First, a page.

Weak pound is silver lining for hospitality industry

By Emma Eversham , 18-Dec-2008

Related topics: Trends & Reports

The Tourism Alliance renews its calls to the government to invest in tourism to help the industry benefit from the increasing number of foreigners visiting the UK to take advantage of the weak pound

Weak pound is silver lining for hospitality industry

The weakening pound against the euro could be the ‘silver lining’ the hospitality industry needs to survive the ‘cloud of recession’ next year, according to industry body the Tourism Alliance.

But the government must act quick to attract foreign visitors by increasing its tourism marketing spend or the benefits will be short-lived, it warned.


Today the pound dropped to 95p per euro, making the UK a financially more attractive destination for Europeans and Europe less so for Brits.


“The fall in the value of the pound represents a 21 per cent saving for people travelling to the UK from the Eurozone and 27 per cent for those from the USA. This makes the UK the value destination for overseas visitors undertaking holidays during 2009 and means that a holiday at home is now the best option for British residents,” said Tourism Alliance chairman Bob Cotton (pictured).


"The sudden change in the UK’s competitive position as a tourism destination is something of a potential silver lining to the cloud of recession for communities and businesses throughout Britain, provided that the nation invests wisely to achieve it."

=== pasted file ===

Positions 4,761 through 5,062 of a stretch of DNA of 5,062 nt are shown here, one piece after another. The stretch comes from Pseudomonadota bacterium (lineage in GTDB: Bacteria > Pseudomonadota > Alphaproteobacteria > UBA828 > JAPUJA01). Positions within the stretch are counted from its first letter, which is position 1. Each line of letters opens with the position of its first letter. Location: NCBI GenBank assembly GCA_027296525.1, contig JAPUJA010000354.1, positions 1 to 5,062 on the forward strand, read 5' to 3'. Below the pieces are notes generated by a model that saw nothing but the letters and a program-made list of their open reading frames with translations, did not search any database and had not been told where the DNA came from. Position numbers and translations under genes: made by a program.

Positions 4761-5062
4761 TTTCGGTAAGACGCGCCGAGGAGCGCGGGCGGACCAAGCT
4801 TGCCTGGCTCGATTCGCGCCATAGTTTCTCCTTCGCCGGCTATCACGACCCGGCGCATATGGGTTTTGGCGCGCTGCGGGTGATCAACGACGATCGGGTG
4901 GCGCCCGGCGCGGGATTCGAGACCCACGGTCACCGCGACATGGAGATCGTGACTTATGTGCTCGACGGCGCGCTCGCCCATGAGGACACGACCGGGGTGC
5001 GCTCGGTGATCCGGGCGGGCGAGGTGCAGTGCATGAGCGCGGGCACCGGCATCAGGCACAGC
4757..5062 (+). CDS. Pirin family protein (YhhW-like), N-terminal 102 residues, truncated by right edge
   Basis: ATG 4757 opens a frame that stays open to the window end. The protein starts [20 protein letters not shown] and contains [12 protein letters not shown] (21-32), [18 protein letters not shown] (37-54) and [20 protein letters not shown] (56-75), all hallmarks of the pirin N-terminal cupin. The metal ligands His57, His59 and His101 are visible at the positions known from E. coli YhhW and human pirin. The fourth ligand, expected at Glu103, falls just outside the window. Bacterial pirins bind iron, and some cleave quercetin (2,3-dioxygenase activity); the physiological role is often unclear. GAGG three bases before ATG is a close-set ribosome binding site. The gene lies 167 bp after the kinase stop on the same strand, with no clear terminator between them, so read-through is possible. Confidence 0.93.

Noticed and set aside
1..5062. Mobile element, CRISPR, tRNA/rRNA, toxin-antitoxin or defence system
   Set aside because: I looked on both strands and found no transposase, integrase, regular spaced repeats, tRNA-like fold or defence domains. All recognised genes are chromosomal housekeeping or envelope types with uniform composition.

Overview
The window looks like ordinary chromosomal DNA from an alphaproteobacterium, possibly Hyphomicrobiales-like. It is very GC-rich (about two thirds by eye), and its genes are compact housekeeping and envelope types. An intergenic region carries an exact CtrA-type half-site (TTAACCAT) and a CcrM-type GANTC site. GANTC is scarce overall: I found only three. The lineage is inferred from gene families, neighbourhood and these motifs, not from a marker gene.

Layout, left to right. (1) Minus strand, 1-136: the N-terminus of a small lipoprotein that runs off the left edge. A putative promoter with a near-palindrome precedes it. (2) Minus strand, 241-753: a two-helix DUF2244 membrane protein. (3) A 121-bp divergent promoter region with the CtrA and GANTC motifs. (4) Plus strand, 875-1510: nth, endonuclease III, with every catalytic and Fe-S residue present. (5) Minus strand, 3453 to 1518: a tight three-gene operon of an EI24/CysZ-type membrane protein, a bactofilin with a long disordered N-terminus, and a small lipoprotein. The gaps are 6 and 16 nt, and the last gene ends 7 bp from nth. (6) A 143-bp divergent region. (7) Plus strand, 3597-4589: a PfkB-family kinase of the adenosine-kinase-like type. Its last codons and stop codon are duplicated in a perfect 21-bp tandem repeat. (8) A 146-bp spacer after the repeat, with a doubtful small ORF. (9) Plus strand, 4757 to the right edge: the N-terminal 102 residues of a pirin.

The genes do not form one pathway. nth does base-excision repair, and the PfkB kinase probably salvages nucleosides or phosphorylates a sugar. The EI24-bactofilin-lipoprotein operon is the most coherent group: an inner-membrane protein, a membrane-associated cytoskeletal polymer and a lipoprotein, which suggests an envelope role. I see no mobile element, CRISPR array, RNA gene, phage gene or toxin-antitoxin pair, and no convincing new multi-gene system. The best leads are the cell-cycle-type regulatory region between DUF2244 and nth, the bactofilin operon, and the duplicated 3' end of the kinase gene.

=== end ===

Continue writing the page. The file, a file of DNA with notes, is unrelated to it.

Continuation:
The news is positive for the hotel industry which experienced a sharp decline in room rate, yield and occupancy in November.


According to figures released by PKF , the average occupancy in London dropped by 6 per cent, resulting in a fall in room rate of 5.6 per cent from an average of £137 to £129 on the same time last year.


Now the Tourism Alliance is supporting VisitBritain and Visit England in seeking additional funding from the government to develop and implement an “Explore Britain” campaign to boost domestic and overseas marketing in the New Year.


Cotton said: "The booking period for the summer market is February to April next year so we need to act very quickly on this. Ironically, the economic turmoil has given us this competitive advantage, which we must exploit for the long term benefit of Britain`s economy.


"As the Government struggles to find opportunities for economic growth, there is one clear option: to invest in tourism, as the industry has asked and as the all party Select Committee has endorsed. We cannot just wish our way to a `Prosperous New Year`."


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